Eating out is not an everyday activity in Jordan. Proper restaurants will be visited only for business affairs or family celebrations. Restaurant meals are later than normal American evening meal times. Fancier restaurants are typically open from 7:30 PM to midnight or 1 AM for dinner, with few people besides tourists appearing earlier than 9:30. A meal will cost JD 10 to JD 15 for two courses and beer or wine. The major hotels all have a variety of restaurants, but the best food is usually in non-hotel establishments. Reservations are rarely necessary, especially if you go early, but all restaurants will now and then be reserved for a party.
At the other end of the scale is the shwarma stand, in most cases for carry-out only. Meat (usually a choice of beef or chicken) is wrapped in a small unleavened bread, with some vegetables and yogurt or other sauce. The "sandwich" is smaller than the equivalent gyro, donar kebab, or rolly-polly, but the price is right - JD .200 to JD .400. Stands will normally be open from before noon to fairly late in the evening, and usually sell soft drinks and water. In between are a growing number of informal restaurants, and fast food places. Many are oriental, with staples such as hummus or shwarma, but a growing number are western-style with hamburgers, pizza and chicken. Some are open all afternoon. Following are a selection of the better ones. Prices are inexpensive (JD 5 or less for a meal with a beer, if available) unless noted; medium (JD 10 or so); or high (JD 15 - 20).
Several of these write ups on restaurants refer to the maps completed by Mr. Dan Gamber, who also completed these restaurant surveys.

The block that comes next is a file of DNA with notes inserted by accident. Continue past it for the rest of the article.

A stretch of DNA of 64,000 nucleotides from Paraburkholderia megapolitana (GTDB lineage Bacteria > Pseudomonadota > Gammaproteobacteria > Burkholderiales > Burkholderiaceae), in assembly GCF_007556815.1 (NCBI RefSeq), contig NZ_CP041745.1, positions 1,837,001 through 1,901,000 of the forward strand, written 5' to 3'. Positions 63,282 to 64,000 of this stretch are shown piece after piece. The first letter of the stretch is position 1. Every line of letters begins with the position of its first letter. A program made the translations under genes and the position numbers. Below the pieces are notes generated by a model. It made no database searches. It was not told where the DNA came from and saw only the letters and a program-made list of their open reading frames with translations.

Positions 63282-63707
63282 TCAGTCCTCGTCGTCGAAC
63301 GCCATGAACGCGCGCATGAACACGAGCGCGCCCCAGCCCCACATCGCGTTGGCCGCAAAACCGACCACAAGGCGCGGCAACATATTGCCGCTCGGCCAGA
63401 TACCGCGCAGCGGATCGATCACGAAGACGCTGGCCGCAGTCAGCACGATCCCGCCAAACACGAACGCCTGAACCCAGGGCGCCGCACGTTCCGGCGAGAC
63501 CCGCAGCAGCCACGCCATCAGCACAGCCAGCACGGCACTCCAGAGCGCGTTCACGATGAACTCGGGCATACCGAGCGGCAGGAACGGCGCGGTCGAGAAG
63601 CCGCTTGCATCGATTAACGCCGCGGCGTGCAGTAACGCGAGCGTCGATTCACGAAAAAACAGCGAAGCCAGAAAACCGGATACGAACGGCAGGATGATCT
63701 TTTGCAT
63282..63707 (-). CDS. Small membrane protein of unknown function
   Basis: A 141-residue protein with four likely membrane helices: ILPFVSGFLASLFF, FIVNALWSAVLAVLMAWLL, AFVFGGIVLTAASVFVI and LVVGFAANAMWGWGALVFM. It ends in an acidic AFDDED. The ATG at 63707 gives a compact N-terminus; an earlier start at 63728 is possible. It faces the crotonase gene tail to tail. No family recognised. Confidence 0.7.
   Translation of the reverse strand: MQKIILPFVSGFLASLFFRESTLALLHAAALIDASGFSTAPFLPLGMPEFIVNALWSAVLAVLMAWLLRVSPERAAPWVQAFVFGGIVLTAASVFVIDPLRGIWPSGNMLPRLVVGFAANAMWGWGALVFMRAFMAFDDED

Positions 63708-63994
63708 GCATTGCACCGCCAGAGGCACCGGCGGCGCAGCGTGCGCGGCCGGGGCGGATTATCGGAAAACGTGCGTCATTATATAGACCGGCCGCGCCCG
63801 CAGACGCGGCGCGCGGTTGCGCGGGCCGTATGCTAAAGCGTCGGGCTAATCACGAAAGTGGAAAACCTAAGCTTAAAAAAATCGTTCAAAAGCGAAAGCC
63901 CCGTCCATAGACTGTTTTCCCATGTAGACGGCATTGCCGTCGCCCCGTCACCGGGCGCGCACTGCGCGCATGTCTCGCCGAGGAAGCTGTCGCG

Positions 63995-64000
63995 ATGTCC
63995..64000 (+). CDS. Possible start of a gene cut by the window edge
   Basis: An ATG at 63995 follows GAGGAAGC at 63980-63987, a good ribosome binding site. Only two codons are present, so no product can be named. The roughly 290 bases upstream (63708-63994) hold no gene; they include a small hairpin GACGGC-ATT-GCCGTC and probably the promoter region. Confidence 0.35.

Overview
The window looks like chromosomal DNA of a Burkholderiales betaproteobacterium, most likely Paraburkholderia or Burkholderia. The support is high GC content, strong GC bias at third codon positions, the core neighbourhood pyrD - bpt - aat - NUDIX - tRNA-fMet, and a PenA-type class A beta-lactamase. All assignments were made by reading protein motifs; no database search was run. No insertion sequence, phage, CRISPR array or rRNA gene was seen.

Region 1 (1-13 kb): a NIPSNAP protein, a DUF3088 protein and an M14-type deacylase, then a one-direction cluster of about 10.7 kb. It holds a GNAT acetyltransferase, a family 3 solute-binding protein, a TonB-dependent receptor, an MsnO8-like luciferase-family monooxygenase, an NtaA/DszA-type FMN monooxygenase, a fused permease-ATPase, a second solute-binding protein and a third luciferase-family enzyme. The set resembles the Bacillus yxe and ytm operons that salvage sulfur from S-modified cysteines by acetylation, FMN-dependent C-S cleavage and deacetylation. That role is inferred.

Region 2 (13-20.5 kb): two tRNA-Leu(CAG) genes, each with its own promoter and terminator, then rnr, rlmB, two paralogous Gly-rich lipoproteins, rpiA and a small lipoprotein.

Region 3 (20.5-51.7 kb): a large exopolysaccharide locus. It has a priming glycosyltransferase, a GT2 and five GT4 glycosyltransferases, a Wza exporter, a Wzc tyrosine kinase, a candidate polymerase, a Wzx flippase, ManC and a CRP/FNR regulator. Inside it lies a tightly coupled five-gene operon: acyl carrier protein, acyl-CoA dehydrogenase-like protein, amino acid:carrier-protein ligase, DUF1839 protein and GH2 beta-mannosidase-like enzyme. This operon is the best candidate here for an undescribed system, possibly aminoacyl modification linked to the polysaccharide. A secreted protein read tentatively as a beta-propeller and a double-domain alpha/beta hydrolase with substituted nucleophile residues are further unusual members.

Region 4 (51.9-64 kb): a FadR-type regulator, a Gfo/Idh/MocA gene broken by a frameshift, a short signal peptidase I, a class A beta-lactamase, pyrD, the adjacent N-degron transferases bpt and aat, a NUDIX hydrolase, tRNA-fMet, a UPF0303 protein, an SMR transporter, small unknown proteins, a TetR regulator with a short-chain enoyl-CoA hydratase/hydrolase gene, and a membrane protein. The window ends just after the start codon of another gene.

Walking Distance (Amman Northwest Map)
Down the hill from ACOR and to the left a short distance are a shwarma stand, KFC, Popeye's, Pizza Hut, Chili House and a real McDonalds. These are legitimate franchise operations nearly up to US style, but with no pork products.
Slightly Farther (Amman Northwest Map)
If you go down the hill, turn right on University and go right at the interchange, you are on Madeenah (Medina) Street. Down a few blocks on the right is Subway, the real thing (no pork though), and then Boston Chicken. Inexpensive.
If you go to the first traffic light (Gardens - Wasfi al Tal Street), called Duwar al Waha by the taxi drivers, and turn right, you are at the Arabic restaurants Al Waha and Al Bawadi. Medium. The former has a large outdoor seating area, the latter is slightly more swank and slightly more expensive. It is frequented by tour groups taking an early lunch.
Farther down Madeenah Street on the right past the next light is Chen's Chinese (Cantonese) restaurant, something of a hangout for ACOR fellows. Medium. Across from Chen's is the Jammu Kashmir Indian Restaurant. A little farther on the left are Funny Bunny (broiled burgers like at Burger King) and then another Pizza Hut and Popeyes. Chen's is about 2 1/2 miles from ACOR.
Shmeisani (Shmeisani map)
Shmeisani has the largest concentration of restaurants in Amman. Most restaurants are clustered on or near a one-way loop that runs east-west through the commercial area, north of the Arab Bank and several blocks south of the Marriott and Forte Grand Hotels. The loop is cut by one north-south street. Restaurants in this area are indicated as NE, NW, SW, etc., depending where they are on the loop. The north-south street is center, with Jabri at the south end. Following are some places people have liked. The numbers refer to locations shown on the enclosed maps.
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American Center of Oriental